Workplace Conflict is Inevitable...But it Doesn't Have to Be PainfulNov 16, 2021
When I say the word conflict, what is it that comes to mind? When I ask this question in a workshop, the answers range from grunts and eye rolling to descriptions like difficult, frustrating, struggle, dispute, controversy, opposition, even politics! Rarely do I hear any positive descriptions, yet conflict done well in an organization can be not only very healthy, but very helpful, and even necessary, as well.
When it comes to problem-solving, it is our differences of experience, insight and perspective that make us stronger and more effective. The very essence of healthy conflict is what allows us to innovate and grow.
What do you do in your organization to encourage healthy disagreement, and helpful debate about important issues? Do your people appreciate conflict - or do they avoid it at all costs? How effective are your leaders at facilitating healthy, constructive conflict?
Often, in organizations where people tend to be conflict-averse, there are underlying reasons. Here are five I encounter most often:
- Leaders set the example - and the tone - by failing to confront important issues, whether they are personal or organizational in nature. For example, allowing poor behavior or poor performance to slide; not speaking up or speaking out about inequities or common frustrations.
- When people ask sensitive questions or raise unpopular topics, they are discouraged or even penalized in overt or subtle ways. We learn quickly that, in a given environment, it is not safe to rock the boat.
- There is a lack of trust among members of the organization. Often, it starts right at the top and carries through the levels and between departments, creating silos. It is interesting how people in one group will maintain the distance and animosity toward another group that they see and learn from their manager.
- The underlying culture of the organization encourages autonomy or outright competition among groups. People neither ask for nor offer help to each other. Self-reliance is valued beyond teamwork, so everyone is focused on their individual goals rather than those of the team and organization.
- With a mix of work situations - working from home, in the office, or a mix of both- resentments have surfaced and escalated over time. People can grow frustrated with the disparity in levels of flexibility that they see and experience. When collaborating with people who are here, there and everywhere, it can be difficult to get a handle on the "flow" of things and build momentum in the right direction.
Even with the best of intentions, it is often difficult to pick up on the subtle undercurrents that exist between people, especially when they are not in the room together. It is easier to assume that things are going smoothly, or even to pretend that they are, hoping that they will improve.
Often, it takes a significant blow up to realize that the situation has got out of control. And then, it's often too late to repair the damage in the relationship, to the project, or within the team.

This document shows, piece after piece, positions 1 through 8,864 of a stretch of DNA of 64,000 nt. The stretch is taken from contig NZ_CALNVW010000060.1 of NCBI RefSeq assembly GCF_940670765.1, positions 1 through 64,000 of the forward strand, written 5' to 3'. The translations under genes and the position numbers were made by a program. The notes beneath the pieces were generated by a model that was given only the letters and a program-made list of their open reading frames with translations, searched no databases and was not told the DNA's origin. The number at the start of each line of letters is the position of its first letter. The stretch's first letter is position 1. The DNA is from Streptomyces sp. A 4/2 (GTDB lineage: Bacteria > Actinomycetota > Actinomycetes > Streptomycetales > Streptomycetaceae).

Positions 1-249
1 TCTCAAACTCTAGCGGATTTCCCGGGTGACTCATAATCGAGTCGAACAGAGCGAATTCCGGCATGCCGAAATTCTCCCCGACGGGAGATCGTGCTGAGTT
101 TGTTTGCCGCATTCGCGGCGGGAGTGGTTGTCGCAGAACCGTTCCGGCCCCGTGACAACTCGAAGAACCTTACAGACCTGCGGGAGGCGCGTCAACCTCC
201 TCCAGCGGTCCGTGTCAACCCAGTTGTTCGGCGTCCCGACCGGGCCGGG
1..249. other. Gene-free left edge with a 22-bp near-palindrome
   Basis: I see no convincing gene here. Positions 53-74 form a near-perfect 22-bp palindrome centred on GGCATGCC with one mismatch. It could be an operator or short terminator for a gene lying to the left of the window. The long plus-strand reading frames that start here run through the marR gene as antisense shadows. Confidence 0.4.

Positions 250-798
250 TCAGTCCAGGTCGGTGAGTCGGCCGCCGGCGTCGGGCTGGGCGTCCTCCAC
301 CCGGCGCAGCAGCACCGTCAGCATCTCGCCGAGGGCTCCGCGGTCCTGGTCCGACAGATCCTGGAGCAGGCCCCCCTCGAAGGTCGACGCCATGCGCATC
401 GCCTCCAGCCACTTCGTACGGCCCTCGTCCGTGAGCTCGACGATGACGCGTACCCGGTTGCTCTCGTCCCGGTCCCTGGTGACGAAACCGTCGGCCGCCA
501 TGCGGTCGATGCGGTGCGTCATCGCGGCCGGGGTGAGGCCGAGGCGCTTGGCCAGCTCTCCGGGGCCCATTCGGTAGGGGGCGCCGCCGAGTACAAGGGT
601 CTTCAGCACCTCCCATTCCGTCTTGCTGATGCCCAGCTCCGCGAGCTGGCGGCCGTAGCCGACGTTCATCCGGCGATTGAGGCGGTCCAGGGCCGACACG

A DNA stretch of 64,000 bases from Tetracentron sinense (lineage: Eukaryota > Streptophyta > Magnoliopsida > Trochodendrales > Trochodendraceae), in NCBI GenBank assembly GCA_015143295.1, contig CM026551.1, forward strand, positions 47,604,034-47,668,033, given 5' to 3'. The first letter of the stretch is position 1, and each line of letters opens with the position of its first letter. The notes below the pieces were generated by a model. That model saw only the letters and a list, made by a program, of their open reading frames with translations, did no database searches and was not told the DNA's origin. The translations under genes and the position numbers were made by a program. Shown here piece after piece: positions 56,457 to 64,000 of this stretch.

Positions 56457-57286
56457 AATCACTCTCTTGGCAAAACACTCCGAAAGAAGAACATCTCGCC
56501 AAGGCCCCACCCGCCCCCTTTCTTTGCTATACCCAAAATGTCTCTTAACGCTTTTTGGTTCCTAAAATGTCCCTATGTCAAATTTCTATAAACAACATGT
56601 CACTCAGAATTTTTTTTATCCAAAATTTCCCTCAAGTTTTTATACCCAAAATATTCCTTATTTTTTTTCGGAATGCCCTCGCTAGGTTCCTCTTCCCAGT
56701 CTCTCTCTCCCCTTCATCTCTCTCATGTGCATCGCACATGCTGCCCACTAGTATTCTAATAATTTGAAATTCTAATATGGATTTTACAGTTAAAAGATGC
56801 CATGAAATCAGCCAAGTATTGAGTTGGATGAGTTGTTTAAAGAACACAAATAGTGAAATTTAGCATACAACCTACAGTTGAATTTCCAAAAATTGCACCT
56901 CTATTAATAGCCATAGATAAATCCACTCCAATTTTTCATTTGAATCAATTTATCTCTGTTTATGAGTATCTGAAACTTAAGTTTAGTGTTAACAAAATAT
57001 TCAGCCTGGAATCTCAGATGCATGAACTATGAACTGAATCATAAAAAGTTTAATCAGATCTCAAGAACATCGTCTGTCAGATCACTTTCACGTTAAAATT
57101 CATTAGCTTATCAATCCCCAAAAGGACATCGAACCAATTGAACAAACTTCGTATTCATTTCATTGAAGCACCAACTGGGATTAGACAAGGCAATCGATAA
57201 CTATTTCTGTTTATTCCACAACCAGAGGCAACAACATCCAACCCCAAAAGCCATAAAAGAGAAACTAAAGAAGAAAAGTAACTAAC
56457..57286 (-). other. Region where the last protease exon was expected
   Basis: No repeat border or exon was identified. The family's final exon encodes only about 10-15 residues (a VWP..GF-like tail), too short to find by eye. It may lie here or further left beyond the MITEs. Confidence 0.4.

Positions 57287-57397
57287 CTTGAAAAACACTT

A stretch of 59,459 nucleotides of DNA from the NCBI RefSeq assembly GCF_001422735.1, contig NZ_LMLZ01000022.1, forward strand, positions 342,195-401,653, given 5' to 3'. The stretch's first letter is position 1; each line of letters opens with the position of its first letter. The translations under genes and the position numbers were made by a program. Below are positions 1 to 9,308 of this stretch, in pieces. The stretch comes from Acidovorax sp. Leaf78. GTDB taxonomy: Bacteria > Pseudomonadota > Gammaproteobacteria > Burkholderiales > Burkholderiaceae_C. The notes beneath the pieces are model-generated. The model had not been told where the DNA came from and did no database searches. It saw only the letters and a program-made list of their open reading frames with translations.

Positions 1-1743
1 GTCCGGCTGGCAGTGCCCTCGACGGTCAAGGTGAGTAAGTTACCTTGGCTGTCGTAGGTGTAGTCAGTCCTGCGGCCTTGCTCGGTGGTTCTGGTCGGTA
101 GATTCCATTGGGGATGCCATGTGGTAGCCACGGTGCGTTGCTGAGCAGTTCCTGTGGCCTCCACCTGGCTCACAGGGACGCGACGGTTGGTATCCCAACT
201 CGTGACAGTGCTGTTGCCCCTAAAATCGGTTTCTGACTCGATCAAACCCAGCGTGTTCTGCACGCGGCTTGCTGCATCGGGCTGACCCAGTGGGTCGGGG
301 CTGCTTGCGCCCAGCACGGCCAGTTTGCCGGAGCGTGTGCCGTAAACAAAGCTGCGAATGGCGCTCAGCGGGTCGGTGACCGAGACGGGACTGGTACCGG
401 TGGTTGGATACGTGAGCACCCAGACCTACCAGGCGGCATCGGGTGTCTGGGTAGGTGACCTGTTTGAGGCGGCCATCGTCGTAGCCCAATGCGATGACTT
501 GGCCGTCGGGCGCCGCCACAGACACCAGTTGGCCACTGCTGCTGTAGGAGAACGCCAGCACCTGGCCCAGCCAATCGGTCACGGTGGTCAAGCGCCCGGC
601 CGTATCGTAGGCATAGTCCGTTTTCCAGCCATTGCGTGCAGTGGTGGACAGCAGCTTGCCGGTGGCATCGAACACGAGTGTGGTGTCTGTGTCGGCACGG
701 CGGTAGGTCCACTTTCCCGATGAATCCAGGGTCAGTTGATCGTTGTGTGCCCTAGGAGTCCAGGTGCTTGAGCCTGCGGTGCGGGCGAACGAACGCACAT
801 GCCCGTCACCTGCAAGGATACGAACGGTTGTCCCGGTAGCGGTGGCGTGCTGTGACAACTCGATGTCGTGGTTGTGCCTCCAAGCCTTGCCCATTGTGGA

The best leaders are proactive in ensuring that their team is interacting and collaborating effectively, that differences are openly discussed, and that competing points of view are expressed. In other words, they encourage healthy conflict. Finding that fine line between health and unhealthy conflict is part of the art of leadership. And not everyone has the skill to enable constructive disagreement. But like other leadership skills, this can be learned.
The extended benefit of facilitating healthy conflict is to achieve a high degree of commitment for the path forward. When people have an opportunity to be heard, they are more likely to support the final decision, even if they don't fully agree. And in any organization, achieving that kind of alignment around priorities is critical.
Research shows that mangers spend up to 40% of their time managing conflict among members of the team. That's a full two days out of five. Additionally, we know from the work done by the Center for Creative Leadership, that "problems with interpersonal relationships" is the number one issue that stalls a career in leadership. And, when I work with Human Resource professionals, they identify interpersonal conflict as the number one contributor to the employee relations issues they deal with consistently.
So, what about your organization? Imagine having a culture where healthy conflict exists, and leaders understand how to facilitate and listen effectively. In this era of the Great Resignation, it’s increasingly important to focus on your culture, understanding that coffee bars, social events, ping pong tables and more might be fun perks, but they aren’t culture.
There is a highly executable framework for creating more innovation, progress and positive culture in your organization, while eliminating the friction and roadblocks that cause most companies to remain stuck. Let’s explore how this may benefit your organization and expand the cohesiveness of your team.
I can be reached at 201-400-9225 or [email protected]
P.S. Have you downloaded your copy of my popular guide? 4 Approaches to Conflict and How to Choose the Right One
Get it for FREE for a limited time.
Schedule a Discovery Session with Cheryl